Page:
Best Collaborative Document Sharing App?

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This topic contains 10 replies, has 7 voices, and was last updated by  Terri Jones 6 years, 10 months ago.

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  • #122713

    kathy kyle
    Participant

    A friend of mine is looking for the BEST, MOST EFFECTIVE, USER-FRIENDLY document sharing application available to the federal government. Something where he can collaborate and co-edit a document in real-time with other authors. Does it exist? Are we coo-coo for even asking?

    Is it Google Docs?
    Is it Microsoft Sharepoint?

    Is it Team Box?

    Thanks for sharing!

    KK

  • #122733

    Terri Jones
    Participant

    I think this depends on your budget. I worked for a non-profit and we got along fine with Google Docs. I have seen many agencies moving into Sharepoint and that requires significantly more understanding to set it up. Some agencies are asking more of Sharepoint than it can deliver and have experienced very high custom development bills as a result. Sharepoint is a good option for basic collaboration but shouldn’t be used for long term document storage or workflow. If you follow that rule, then Sharepoint is probably a better option than Google Docs for features, although it has a higher price tag and learning curve.

  • #122731

    Steve Ressler
    Keymaster

    We use Google Docs for that and works well (also use Google Sites for some of this)

  • #122729

    Megan
    Participant

    I think for co-editing a doc in real-time, google docs is the best bet. SharePoint seems to work better for asynchronous editing..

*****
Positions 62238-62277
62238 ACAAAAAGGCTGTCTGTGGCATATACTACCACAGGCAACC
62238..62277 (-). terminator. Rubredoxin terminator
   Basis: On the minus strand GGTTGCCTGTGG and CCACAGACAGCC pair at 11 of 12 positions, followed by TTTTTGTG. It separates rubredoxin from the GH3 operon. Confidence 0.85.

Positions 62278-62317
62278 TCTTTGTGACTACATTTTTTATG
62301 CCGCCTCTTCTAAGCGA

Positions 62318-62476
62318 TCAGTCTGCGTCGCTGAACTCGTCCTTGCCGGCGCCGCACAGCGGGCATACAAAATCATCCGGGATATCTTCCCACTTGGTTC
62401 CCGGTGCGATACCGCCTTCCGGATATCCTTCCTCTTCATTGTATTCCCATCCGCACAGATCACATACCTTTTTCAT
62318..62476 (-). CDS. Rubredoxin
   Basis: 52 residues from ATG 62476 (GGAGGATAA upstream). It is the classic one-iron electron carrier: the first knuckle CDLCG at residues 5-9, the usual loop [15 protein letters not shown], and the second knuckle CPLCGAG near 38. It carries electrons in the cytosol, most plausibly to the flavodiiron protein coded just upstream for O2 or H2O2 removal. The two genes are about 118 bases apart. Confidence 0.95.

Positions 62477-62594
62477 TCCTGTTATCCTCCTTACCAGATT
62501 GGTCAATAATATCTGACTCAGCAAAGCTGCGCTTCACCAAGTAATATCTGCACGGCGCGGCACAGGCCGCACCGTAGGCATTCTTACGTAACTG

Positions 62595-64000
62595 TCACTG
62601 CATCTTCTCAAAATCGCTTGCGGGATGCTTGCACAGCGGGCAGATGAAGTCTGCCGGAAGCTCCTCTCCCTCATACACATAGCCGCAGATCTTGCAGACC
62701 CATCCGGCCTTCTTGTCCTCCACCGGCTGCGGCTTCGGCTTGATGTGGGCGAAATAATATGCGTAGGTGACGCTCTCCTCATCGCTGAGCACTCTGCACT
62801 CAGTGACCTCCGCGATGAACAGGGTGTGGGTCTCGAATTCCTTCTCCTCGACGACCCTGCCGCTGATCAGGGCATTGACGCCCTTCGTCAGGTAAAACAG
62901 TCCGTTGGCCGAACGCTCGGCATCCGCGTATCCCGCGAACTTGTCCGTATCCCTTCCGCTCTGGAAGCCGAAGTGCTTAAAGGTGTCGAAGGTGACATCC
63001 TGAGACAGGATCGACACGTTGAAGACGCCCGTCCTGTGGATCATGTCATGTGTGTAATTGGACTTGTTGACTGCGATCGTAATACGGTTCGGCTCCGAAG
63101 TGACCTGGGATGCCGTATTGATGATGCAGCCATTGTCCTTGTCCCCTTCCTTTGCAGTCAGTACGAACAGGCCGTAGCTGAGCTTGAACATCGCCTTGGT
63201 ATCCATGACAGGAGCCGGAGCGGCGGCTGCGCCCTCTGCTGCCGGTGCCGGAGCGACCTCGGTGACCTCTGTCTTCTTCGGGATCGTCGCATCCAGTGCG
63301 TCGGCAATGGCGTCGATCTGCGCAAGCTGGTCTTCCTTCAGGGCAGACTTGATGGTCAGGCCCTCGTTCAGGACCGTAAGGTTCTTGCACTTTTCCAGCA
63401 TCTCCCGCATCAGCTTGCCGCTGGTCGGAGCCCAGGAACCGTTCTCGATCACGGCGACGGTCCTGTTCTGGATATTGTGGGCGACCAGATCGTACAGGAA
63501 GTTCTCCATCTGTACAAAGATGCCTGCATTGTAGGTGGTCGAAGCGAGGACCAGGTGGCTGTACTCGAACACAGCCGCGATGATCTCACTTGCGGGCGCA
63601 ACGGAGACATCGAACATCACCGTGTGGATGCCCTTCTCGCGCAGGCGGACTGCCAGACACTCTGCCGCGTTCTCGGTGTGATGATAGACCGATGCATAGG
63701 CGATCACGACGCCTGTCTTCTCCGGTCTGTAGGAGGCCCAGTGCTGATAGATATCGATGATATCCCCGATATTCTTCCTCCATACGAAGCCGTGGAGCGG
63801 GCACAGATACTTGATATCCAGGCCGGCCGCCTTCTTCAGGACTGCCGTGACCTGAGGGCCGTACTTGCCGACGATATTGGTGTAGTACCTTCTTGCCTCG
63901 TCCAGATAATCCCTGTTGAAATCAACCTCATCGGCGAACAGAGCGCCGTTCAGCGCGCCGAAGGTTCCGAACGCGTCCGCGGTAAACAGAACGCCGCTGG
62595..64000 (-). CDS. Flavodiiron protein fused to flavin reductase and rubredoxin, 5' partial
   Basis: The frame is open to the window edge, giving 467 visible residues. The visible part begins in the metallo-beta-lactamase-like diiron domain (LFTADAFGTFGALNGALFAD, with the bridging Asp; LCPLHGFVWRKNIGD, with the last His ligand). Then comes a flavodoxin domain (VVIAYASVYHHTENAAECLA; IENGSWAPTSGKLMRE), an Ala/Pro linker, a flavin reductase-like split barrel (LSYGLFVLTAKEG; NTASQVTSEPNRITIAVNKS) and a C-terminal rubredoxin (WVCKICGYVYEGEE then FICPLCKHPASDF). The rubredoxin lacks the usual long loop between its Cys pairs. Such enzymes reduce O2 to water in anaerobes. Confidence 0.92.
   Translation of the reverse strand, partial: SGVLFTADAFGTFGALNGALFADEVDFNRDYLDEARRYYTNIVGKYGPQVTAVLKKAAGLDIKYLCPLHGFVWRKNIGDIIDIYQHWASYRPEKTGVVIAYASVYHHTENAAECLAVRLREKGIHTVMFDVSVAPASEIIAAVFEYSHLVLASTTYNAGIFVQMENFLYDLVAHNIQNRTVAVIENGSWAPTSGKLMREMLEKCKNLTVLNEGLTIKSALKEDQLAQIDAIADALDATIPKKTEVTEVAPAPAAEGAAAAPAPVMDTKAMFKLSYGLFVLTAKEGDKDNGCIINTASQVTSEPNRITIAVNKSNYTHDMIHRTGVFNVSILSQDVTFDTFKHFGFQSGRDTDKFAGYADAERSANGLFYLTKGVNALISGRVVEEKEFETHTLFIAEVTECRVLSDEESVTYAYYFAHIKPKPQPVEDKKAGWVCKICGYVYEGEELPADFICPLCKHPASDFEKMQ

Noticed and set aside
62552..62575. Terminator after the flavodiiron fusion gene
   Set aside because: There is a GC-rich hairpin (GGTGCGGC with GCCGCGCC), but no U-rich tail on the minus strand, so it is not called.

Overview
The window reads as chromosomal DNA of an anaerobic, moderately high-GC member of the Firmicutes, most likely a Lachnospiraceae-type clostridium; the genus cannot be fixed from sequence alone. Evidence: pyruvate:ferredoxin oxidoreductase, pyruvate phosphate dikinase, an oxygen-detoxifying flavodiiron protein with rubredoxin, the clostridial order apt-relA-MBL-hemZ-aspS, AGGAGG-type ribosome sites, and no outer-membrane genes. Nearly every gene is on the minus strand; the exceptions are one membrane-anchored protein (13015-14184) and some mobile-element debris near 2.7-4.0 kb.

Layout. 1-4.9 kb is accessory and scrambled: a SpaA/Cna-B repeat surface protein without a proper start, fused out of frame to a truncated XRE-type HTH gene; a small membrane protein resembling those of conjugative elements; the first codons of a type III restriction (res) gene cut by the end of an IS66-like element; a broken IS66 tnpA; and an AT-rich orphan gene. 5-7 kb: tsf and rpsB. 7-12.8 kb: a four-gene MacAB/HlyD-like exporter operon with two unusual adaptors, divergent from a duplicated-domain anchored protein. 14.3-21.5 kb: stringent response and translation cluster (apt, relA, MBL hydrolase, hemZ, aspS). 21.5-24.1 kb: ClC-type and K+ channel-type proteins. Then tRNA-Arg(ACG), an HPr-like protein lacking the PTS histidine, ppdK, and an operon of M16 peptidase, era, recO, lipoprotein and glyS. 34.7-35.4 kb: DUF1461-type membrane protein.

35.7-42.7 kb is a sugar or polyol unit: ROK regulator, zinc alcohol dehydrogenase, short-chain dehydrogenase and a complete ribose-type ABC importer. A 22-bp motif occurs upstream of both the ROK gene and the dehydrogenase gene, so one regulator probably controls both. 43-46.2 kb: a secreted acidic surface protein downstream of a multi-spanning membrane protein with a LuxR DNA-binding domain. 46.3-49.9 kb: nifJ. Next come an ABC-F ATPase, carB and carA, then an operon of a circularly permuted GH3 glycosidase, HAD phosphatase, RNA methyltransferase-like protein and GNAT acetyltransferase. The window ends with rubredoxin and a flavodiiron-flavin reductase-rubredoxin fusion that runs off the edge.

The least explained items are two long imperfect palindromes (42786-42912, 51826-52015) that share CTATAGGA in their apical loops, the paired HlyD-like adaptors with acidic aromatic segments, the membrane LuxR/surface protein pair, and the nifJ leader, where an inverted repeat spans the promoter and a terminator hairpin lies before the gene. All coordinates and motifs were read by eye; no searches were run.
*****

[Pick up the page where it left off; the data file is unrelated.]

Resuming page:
• #122727

    kathy kyle
    Participant

    cool beans. thanks, all!

  • #122725

    Lisa Roper
    Participant

    We use Google Docs and have just started using Sharepoint.

  • #122723

    Daniel Honker
    Participant

    I like Google Docs for just compiling content from different sources, but usually have to take it out when you get to formatting. I’ve used BaseCamp too, which works well.

    Another option, though I’m highly doubtful most gov networks would allow it, is Dropbox. It’s basically a virtual hard drive you can share with other people. That way, you can edit a powerpoint file, for example, and you don’t have to re-upload it or take it out of powerpoint for any reason.

  • #122721

    Debra Thangarajah
    Participant

    I’m interested in this topic as well. Currently we’re trying out iEtherPad (http://www.ietherpad.com/) but it doesn’t have as robust of a track changes option as we’d like. We’re trying to avoid something that requires document check-in/check-out and that has robust track changes, so both Sharepoint and Google Docs are out.

    I’m also looking into PleaseReview (http://www.pleasetech.com/pleasereview.htm). If anyone has any experience with them, I’d love to hear from you.

    Also, if anyone has other web-based or SAAS suggestions that they’re currently using, I’d love to know about them as well.

  • #122719

    kathy kyle
    Participant

    oooh ietherpad looks very cool.

    thanks, everyone!

    oh so helpful.

  • #122717

    Debra Thangarajah
    Participant

    Kathy – you might also want to look at Mixed Ink, which a coworker discovered. It is on the GSA schedule. We had a demo this morning on PleaseReview and it looks very promising, although it does come with a cost.

    I’ve sent several e-mails to the owner of iEtherPad, Prasanna, and he has been extremely responsive so, while a free app, so far their support has been excellent.

  • #122715

    kathy kyle
    Participant

    this has all been so very helpful – thanks everyone!

    i was actually asking for a colleague in the legal dept at state. i will follow up and ask him what they decide to do…

    warm regards,

    kk

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